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Geology Lesson Plan: Identifying Rocks and Minerals

written by: Keren Perles • edited by: SForsyth • updated: 9/15/2012

Do your students find rocks and minerals boring? Well, they're not! This lesson is a great way to help spice up your science class.

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    Everyday Minerals

    Explain to students that although minerals originally come from the ground, there are minerals in many of the everyday materials around their homes. As you prepare to use these rocks and minerals lesson plans, encourage students to take a mineral tour of their home, identifying minerals in the medicine cabinet, the kitchen, or other areas. You might want to suggest that they look at a stick of deodorant or a package of batteries as a starting point. Show them how to look in the ingredients section to see if they find any minerals they are familiar with, such as “calcium carbonate” or “magnesium phosphate.”

    When they come into class, ask students which minerals they found. Make a list of minerals on the board, as well as the materials that they were in, and discuss your findings. Are some minerals used often in many everyday materials? Are some noticeably absent from the list? Which types of materials seem to be most likely to contain minerals? This activity can help students understand how minerals relate to their daily lives.

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    How to Tell What's What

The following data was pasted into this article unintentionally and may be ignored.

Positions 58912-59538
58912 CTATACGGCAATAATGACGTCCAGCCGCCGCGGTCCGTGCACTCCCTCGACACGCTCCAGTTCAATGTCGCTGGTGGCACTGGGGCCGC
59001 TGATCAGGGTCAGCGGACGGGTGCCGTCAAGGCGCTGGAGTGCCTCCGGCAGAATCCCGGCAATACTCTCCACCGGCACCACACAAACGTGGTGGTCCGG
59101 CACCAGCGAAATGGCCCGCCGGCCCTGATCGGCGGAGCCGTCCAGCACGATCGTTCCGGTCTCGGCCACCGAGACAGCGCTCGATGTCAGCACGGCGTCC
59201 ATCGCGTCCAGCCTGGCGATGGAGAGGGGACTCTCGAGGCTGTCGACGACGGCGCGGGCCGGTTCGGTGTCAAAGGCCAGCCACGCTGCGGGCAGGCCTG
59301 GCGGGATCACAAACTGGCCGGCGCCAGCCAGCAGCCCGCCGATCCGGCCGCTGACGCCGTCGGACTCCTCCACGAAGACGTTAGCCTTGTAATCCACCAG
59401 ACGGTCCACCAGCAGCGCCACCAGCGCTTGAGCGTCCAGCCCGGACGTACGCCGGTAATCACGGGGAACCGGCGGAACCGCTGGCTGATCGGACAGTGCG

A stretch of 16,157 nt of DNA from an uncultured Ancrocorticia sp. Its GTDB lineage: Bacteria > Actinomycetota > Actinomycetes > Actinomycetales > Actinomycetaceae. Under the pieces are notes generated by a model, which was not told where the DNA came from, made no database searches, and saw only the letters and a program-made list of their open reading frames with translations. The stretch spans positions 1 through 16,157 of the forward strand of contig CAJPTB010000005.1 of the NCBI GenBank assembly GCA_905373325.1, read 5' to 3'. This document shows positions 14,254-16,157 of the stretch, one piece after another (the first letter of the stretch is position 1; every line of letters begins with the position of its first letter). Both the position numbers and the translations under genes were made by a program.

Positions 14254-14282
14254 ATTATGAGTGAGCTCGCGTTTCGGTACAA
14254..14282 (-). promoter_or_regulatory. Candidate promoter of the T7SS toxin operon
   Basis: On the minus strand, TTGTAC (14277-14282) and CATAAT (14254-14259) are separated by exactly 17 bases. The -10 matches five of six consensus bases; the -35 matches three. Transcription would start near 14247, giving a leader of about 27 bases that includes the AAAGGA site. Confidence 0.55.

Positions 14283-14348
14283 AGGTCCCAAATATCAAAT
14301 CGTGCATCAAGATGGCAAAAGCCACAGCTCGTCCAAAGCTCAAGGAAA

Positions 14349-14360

Explain to students that just looking at a rock or mineral cannot necessarily help you identify what it is. Instead, scientists use several tests to identify a mineral. For example, they might test whether the mineral is magnetic, which can narrow down their options. They might shine an ultraviolet light on it to see whether it is fluorescent (you can demonstrate this to the class). You can show the class how different minerals leave different color markings when they are scratched on white, unglazed porcelain – and that the color markings are often different than the color of the mineral itself. You can also introduce them to Mohl’s hardness test by having them scratch pieces of metal, plastic, and wood (such as a pencil) against each other to see which leaves a mark, and therefore which is harder.

    These rocks and minerals lesson plans are the perfect way use a more hands-on approach to teach about geology. You can also try teaching about the rock cycle to help students understand the three main types of rocks. Encourage students to find other ways that they use rocks and minerals in their lives.

Geology Lesson Plans

Looking for lesson plans about geology? This series includes articles on the rock, minerals, and more.
  1. Explore Rocks in Your Elementary Classroom
  2. Geology Lesson Plan: Identifying Rocks and Minerals